Despite the daily production of large quantities of tablets, many of the established processes and formulations have evolved through (suboptimal) trial-and-error experiments, leading to the perception that the pharmaceutical powder technology field is more of an "art than a science" . Additionally, numerous contributions to the field date back roughly two or three decades. Although the operation mode and press layout have remained essentially unchanged since their invention, advancements in instrumentation, particularly in terms of quality, accuracy, and sensitivity, have been substantial. The pharmaceutical landscape has witnessed increased competition from generic manufacturing and a shift toward more patient-centered production, resulting in the development of advanced tablet formulations with features such as prolonged, extended, delayed, or immediate release profiles.
In alignment with the Process Analytical Technology (PAT) initiative proposed by the American Food and Drug Administration (FDA) in 2004, there is a growing impetus to transition toward a more scientifically based technology. The PAT initiative aims to encourage the pharmaceutical industry to "design and develop processes that can consistently ensure a predefined quality at the end of the manufacturing process." This involves identifying all sources of variation crucial for product performance and quality and, through increased process understanding and continuous monitoring, building quality into the product rather than testing it . This initiative, coupled with the International Conference on Harmonization (ICH) Q8 guideline on Pharmaceutical Development, emphasizing the Quality-by-Design (QbD) concept, forms the regulatory framework driving the pharmaceutical industry's shift in approach [3-5].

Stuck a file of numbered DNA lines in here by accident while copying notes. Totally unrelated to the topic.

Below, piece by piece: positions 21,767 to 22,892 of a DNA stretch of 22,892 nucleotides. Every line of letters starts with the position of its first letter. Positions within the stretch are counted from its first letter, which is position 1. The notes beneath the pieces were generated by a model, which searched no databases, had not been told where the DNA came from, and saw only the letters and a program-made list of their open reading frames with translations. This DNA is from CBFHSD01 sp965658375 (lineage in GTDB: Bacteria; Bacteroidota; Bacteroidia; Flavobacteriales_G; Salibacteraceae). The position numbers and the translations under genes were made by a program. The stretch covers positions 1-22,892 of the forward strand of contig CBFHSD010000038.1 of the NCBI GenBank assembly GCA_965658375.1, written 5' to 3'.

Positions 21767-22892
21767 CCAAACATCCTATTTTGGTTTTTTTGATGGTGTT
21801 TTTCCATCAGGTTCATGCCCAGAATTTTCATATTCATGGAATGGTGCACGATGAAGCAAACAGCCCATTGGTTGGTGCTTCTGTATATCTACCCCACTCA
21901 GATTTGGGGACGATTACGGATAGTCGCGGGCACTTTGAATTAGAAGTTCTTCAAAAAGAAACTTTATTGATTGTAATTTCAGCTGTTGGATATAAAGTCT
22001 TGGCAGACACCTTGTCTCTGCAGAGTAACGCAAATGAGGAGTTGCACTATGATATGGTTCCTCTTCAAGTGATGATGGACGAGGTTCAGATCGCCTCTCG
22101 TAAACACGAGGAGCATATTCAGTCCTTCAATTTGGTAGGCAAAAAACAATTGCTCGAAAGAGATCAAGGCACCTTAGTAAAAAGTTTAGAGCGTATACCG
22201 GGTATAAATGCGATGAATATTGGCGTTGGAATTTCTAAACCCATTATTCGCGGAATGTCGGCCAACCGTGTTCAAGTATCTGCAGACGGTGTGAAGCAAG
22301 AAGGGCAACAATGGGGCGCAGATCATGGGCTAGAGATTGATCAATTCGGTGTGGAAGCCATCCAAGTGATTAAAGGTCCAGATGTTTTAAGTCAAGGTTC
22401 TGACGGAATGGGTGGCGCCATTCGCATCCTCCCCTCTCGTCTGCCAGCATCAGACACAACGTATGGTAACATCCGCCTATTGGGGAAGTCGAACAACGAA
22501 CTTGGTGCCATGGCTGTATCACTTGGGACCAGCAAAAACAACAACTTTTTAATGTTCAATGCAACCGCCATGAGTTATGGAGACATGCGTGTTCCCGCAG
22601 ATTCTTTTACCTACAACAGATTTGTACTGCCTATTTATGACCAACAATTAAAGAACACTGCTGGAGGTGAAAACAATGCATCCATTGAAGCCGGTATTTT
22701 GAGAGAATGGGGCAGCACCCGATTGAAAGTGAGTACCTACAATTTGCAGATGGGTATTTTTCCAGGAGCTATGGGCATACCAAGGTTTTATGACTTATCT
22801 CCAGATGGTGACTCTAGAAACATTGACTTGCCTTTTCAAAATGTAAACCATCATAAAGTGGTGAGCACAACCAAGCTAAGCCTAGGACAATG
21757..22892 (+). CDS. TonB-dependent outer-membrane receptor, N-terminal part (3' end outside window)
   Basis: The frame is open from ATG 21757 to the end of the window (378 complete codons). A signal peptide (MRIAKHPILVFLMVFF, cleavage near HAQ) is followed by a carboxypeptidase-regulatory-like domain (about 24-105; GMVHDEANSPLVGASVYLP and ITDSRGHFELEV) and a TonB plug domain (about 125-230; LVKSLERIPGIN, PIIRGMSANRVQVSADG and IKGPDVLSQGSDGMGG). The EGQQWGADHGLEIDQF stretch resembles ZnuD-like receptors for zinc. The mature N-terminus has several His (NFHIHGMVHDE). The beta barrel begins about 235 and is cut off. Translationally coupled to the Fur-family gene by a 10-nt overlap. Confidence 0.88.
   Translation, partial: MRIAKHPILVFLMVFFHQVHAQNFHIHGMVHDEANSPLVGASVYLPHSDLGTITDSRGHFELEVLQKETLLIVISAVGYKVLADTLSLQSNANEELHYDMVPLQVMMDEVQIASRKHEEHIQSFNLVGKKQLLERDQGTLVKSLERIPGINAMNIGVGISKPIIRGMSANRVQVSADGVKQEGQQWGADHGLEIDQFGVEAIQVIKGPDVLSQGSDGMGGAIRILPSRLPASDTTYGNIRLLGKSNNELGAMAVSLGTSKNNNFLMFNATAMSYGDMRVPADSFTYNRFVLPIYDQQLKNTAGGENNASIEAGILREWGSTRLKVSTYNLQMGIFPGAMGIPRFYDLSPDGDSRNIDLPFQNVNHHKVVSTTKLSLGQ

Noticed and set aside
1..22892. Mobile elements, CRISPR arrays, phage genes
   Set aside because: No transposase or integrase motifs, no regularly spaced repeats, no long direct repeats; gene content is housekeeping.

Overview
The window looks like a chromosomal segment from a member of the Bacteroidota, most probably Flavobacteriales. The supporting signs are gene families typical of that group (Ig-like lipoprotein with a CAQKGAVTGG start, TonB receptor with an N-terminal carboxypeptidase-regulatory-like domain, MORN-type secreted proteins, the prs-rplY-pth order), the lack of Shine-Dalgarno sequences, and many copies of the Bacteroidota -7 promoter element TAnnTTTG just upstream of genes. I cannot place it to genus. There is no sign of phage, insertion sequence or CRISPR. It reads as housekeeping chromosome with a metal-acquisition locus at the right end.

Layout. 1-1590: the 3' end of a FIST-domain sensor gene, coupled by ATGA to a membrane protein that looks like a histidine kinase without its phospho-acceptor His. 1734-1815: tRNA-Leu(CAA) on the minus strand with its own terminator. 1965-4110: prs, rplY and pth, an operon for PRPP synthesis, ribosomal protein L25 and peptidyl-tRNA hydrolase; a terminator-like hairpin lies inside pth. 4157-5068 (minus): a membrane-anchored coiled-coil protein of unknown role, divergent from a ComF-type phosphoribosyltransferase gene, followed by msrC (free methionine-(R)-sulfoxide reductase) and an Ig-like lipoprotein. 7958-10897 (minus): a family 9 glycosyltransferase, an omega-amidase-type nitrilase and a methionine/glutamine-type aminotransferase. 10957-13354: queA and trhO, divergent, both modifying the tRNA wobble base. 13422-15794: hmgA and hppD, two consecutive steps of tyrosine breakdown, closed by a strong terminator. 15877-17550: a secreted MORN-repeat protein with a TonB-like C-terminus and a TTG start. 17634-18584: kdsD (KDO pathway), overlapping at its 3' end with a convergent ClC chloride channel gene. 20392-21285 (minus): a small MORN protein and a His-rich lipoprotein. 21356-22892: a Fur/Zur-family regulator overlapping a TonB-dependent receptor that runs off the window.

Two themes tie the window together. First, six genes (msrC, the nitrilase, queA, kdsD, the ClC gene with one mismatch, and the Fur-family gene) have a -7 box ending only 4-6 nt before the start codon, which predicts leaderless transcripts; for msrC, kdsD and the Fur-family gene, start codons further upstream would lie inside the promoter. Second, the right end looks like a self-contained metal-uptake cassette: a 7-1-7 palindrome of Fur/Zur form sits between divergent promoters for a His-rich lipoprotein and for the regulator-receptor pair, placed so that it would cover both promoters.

Given these evolving dynamics within tablet manufacturing, there is a clear need for new knowledge to establish a foundation for a comprehensive understanding of the continuous tableting process. This thesis aims to contribute to this broader context by investigating the tableting process on a high-speed rotary tablet press. The objective was to enhance understanding regarding the influence of the properties of the starting material and process parameters on dependent process parameters and tablet properties. In line with the PAT initiative, which promotes the adoption of new analytical tools to improve process understanding and product quality, additional analytical chemistry tools were employed alongside the built-in instrumentation. Moreover, due to the substantial volume of data collected, Design of Experiments (DoE) and Multivariate Data Analysis (MVA) were employed to conduct experiments and analyze data in a structured manner. The three main topics addressed in this investigation were:
1. The role of the forced feeder: its impact on the properties of the starting material, the die-filling process, and the final tablet properties.
2. The mechanism of (double) compression: its influence on dependent process parameters and the final tablet properties.
3. The role of additional analytical chemistry tools in a continuous tableting process: their applicability in assessing tablet properties produced from starting material with different characteristics.